Pūrākau Poto: Karanga

30 July 2021

In our third column unpicking the Māori genesis story, we look at the Māori ritual known as the karanga.

The high-pitched echoing voice of the elderly Māori woman that you hear when you’re at a Māori gathering, that’s a karanga.

Karanga literally means to call out. Essentially the karanga is the welcoming call or the wailing farewell, and this practice is strictly reserved for women.

The art of karanga itself, in my opinion, is nothing short of oratory and poetry in its highest forms, if not better. When guests arrive at the marae, they are called on by a female, either an expert or a student in the art of karanga. When the deceased depart the marae, they are accompanied by a band of women, mourning, wailing, and performing the karanga. The karanga is used in many other contexts, like childbirths, birthdays, weddings, and celebrations of all kinds.

The karanga is the first voice heard, not only on the marae, but in many other places, as mentioned above, the karanga gives birth to a new, that is the physical and visible representation of the mana of the wahine within our practices. In te ao Māori, the female is very much likened to the land, so precious, so strong, so sacred, and most of all, fertile. The male role is to ‘tiritiri te toi whenua’ or tend to his woman, take care of her every need, as he does the land. There is a famous proverb among Māori that states, he whenua, he wahine, ka mate te tangata – “for land, for women, man will perish”.

The importance of the karanga, is the mana of the female, that is the mana to give birth. Just as Papatuanuku called out in pain at the birth of the new world, when she was torn away from Ranginui, so shall her daughters and granddaughters. We have a proverb in te ao Māori that says “love is the core of karanga, and pain is the cost of love”. Which sums up beautifully the essence of karanga, which derives from the time when Rangi and Papa were separated, as seen in our Māori genesis story. Giving birth to the practices of Karanga, and hotuhotu, the wailing cries of the wahine.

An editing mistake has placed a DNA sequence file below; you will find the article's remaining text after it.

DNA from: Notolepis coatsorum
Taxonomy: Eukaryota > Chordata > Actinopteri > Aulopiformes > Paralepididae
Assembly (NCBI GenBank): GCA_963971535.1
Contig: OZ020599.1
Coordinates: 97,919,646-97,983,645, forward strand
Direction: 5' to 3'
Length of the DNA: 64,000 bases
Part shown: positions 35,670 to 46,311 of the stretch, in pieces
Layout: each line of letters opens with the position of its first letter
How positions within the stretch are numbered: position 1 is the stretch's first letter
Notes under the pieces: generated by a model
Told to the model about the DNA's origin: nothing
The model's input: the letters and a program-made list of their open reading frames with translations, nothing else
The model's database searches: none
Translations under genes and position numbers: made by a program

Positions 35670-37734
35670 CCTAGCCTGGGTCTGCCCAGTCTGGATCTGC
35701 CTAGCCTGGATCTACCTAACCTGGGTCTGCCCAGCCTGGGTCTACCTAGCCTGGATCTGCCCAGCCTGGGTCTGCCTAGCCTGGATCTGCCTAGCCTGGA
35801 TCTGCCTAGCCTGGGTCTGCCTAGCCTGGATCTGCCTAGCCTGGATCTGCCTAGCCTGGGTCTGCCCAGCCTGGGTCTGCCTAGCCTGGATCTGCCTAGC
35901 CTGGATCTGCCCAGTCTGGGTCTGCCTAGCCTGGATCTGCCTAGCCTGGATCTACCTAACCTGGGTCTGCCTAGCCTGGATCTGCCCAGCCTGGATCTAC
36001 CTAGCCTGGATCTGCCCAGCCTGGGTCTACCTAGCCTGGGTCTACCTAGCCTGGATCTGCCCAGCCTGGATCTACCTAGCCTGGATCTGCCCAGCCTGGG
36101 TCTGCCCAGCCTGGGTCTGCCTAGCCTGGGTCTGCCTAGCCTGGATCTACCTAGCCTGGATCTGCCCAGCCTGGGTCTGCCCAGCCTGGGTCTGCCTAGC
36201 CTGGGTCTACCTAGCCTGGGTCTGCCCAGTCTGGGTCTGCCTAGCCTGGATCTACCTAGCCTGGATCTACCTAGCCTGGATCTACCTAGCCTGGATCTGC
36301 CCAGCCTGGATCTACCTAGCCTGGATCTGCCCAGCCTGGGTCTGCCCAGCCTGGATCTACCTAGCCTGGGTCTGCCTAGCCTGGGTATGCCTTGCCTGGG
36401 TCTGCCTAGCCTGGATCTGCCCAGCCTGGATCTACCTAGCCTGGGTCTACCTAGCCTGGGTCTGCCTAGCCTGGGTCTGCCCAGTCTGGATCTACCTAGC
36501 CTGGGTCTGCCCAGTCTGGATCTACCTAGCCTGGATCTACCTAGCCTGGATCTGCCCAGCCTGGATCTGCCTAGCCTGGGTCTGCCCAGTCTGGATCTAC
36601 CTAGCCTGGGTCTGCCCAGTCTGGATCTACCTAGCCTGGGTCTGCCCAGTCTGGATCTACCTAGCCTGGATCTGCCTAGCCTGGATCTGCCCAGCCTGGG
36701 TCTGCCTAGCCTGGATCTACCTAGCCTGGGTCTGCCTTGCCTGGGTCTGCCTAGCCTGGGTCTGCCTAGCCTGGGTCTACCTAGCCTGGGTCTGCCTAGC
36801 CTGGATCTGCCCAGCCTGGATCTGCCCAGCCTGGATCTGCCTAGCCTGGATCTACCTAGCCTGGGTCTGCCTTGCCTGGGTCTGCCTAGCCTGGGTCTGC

Huinga Kupu (Vocabulary):

Kōrero – knowledge, talk, speak
Karanga – to call – the ceremonial call of the female
Hotuhotu – to cry, to wail
Mana – power
Tiritiri te toi whenua – tending to the soil
Te ao Māori – the Māori world view
Wahine - female
ko te aroha te matua o te karanga, ko te mamae te utu o te aroha – love is the core of karanga, and pain is the cost of love

Image: Pauline Nathan performing the karanga to welcome King Tūheitia at Ihumātao in Auckland, August 2019. (Photo by Hannah Peters/Getty Images)